When business owners think of budgeting, they may immediately think about their operating budget and how they can improve it. With so many moving parts of a business, crafting a budget that accurately tracks spending and maintains cash flow can be difficult.
Capital budgeting, however, differs from traditional budgets used by companies. It can help businesses improve their cash flow while making rational decisions about investments.
But what is capital budgeting, and how can you use this form of budgeting to decide on long-term investments for your company? Here’s what you’ll learn in this article:
What is capital budgeting?
Capital budgeting is the process of deciding which fixed assets or investment projects are right for the growth of your company. Capital asset management is both time-consuming and requires large amounts of funding. The capital budgeting process allows businesses to ensure that their investment will result in profits for their company.
Capital budgeting is unique because it focuses on cash flows instead of profits like other types of investment.
Capital budgeting is characterized by these key features:
- The investment is long-term
- It establishes whether or not an investment will yield results
- Investments directly impact the profitability of the company
- Takes time to see expected returns from initial investment
Types of capital budgeting
As the name suggests, expansion projects are designed to help your business grow. A company might seek to expand production with new products or move into a new target market. Expansion projects are only accepted if the projected results of the growth are profitable.
Diversification occurs when the business chooses to expand activities or engage in new production activities. For example, your company may decide to invest in the development of new products outside your current market to reach a new customer base.
Capital budgeting is most often used to compare the profitability of investments. These investments may be independent of each other, dependent, or compete with each other.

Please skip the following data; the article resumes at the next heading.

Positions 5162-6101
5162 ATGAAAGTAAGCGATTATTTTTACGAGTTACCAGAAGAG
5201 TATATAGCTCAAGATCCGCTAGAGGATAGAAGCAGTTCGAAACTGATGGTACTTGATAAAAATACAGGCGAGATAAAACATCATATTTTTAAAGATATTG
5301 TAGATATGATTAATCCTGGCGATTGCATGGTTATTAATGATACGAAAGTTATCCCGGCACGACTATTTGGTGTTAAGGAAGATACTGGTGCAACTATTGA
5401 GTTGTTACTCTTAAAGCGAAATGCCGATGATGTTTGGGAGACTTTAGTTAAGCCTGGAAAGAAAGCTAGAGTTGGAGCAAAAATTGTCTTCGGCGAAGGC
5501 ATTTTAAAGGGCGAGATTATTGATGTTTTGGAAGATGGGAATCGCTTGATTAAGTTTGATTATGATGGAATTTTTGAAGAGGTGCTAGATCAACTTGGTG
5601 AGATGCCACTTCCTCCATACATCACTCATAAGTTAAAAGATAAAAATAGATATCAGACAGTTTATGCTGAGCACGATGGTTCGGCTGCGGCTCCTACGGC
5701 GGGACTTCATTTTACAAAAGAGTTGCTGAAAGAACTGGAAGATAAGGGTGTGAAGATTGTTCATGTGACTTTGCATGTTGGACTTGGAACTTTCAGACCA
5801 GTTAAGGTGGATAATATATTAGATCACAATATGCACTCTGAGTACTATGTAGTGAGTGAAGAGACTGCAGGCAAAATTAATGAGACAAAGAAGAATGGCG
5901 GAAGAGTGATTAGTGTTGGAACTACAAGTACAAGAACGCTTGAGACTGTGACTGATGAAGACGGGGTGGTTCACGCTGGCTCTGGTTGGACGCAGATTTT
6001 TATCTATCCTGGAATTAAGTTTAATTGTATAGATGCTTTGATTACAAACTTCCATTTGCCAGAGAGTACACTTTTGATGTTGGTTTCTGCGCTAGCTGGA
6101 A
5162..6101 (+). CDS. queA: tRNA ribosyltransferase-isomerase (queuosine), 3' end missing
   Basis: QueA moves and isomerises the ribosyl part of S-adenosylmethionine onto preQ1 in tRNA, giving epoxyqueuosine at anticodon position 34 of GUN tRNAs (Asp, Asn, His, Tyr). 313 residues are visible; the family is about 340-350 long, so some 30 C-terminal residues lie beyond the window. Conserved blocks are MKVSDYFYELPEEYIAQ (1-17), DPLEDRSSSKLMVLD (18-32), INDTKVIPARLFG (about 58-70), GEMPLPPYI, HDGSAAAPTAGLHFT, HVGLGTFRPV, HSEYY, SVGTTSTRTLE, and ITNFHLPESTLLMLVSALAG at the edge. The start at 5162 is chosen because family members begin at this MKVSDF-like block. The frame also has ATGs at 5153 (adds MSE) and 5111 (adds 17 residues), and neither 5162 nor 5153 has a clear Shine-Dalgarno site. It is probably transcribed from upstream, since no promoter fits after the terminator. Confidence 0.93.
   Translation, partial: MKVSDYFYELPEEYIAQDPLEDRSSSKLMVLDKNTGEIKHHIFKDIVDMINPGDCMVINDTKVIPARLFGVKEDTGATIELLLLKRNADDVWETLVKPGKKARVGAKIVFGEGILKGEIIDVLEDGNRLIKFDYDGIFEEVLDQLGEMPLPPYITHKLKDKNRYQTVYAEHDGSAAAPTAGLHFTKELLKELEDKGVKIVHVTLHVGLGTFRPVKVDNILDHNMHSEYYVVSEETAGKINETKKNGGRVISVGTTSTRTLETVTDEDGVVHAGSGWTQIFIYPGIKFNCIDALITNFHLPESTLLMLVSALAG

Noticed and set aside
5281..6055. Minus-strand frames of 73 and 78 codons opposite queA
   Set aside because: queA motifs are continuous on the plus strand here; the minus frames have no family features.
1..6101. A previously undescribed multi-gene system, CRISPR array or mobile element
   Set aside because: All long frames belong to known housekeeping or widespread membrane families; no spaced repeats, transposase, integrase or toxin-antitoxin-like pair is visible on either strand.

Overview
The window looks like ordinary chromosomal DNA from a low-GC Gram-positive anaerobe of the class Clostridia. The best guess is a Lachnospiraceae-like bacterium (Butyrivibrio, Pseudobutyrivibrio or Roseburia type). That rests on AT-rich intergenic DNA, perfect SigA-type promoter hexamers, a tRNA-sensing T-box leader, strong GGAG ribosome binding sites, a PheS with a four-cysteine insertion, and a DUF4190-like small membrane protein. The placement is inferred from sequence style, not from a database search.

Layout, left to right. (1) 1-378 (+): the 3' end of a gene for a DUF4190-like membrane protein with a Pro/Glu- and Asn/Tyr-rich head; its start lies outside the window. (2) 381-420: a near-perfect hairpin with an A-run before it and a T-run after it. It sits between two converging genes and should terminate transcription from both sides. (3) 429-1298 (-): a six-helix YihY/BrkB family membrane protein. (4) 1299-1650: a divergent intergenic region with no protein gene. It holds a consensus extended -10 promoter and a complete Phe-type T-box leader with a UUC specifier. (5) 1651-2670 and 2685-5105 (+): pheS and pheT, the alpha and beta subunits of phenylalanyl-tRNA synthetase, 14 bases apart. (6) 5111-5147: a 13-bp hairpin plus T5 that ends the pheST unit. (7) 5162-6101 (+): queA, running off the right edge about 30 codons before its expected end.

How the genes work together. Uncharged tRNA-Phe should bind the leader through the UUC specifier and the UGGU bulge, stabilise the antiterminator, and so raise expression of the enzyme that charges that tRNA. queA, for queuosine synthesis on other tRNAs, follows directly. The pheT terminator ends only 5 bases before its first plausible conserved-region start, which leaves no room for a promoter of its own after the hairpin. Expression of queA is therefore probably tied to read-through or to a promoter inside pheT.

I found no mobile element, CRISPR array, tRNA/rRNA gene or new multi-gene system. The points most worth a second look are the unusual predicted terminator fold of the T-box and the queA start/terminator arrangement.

In some cases, the pursuit of one project may require the undertaking of another. For example, a toy company may build a new factory in a remote town with poor infrastructure. The company will need to invest in housing, employee facilities, roads, or schools for the town to attract employees.
Research and development
Research and development (R&D) is crucial to discovering solutions to existing problems or updating products. Many companies choose to invest in R&D to make future strategic investments. A company may choose to research the pain points of customers to create a product that fills a need or invest in a company that can tackle that area of the market.
Capital budgeting methods
Capital budgeting methods are used to evaluate investment proposals to help businesses decide if they’re worth the investment. We’ll discuss four methods:
The payback period is one of the most straightforward capital budgeting methods. This refers to the amount of time it takes to recover the initial cost of an investment.
Let’s say that an investment of $900 will generate an annual cash flow of $150 a year. You can calculate the payback period by dividing the initial investment by annual cash flows.
Payback method: Initial cash investment/annual cash flow = 900/150 = 6 years
The time to recover the cost of the initial investment is six years. Generally, companies tend to choose capital budgeting projects that have the quickest payback terms.
The payback method is most useful for companies that specialize in smaller investments, as these usually don’t require complex calculations. Larger companies should use this method in conjunction with other capital budgeting methods when analyzing the value of potential investments.
One of the biggest downsides to using the payback period method is that it ignores the time value of money, leading many companies to use the net present value method instead.
Net present value
The net present value (NPV) method of capital budgeting explores the difference between the present value of incoming cash flow and the initial cost of the project. This method recognizes that money does not keep the same value over time. It uses the term “present value” because it expects future cash flows to drop in value.
In this method, only projects with a net present value of greater than 0 are selected. Typically businesses will use either the company's cost of capital or a rate based on the risk of the investment to discount forecasted cash flow.